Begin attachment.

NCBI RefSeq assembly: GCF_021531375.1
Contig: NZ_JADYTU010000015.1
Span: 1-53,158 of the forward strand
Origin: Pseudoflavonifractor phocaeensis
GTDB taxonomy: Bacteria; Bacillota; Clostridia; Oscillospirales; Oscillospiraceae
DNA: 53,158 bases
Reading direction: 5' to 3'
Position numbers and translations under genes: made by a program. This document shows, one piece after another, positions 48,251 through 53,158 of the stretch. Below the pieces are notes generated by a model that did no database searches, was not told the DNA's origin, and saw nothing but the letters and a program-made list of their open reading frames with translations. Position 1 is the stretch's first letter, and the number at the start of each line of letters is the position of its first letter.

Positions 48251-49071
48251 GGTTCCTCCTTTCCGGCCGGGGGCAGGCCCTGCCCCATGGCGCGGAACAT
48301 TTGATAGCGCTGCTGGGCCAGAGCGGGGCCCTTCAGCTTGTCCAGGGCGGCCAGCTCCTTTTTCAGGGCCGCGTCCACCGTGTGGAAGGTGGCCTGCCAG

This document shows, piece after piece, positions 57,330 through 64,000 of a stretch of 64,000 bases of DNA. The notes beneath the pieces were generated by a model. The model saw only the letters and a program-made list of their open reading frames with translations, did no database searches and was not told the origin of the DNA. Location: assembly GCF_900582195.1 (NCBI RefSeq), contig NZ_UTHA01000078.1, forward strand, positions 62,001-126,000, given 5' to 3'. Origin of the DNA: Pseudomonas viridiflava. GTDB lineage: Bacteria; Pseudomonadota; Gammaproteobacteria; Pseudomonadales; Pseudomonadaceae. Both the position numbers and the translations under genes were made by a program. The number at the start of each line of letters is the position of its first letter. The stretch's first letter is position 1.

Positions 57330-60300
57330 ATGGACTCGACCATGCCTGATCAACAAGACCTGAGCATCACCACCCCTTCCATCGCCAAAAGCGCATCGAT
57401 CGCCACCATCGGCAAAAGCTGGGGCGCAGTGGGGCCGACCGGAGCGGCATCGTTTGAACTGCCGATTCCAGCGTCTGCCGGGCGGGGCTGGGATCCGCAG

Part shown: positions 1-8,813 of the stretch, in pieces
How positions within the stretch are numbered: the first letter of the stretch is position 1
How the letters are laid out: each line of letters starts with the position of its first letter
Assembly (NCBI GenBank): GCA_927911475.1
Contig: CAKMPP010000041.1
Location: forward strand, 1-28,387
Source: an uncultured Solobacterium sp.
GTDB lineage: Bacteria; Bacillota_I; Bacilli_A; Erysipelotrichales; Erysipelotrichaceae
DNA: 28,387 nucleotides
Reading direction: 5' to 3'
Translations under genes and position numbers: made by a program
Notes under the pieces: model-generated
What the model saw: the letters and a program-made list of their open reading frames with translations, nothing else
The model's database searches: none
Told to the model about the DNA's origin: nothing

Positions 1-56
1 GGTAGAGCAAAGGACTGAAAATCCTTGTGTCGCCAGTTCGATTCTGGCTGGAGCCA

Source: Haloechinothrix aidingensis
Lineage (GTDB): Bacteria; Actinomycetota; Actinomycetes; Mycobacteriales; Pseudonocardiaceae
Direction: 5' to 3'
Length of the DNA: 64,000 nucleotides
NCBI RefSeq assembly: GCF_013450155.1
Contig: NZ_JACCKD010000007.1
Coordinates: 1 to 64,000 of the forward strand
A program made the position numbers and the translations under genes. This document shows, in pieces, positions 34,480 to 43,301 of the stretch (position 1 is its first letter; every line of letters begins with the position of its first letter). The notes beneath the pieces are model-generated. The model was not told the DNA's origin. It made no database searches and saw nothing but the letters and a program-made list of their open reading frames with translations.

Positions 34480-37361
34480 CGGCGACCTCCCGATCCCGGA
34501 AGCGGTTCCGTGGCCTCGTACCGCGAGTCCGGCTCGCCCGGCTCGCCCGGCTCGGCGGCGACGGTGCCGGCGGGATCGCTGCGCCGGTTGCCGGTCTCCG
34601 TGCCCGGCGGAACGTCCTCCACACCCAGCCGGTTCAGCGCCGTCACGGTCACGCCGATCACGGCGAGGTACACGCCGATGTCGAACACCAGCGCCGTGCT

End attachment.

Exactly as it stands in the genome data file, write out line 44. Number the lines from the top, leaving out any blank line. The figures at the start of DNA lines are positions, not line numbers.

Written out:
34601 TGCCCGGCGGAACGTCCTCCACACCCAGCCGGTTCAGCGCCGTCACGGTCACGCCGATCACGGCGAGGTACACGCCGATGTCGAACACCAGCGCCGTGCT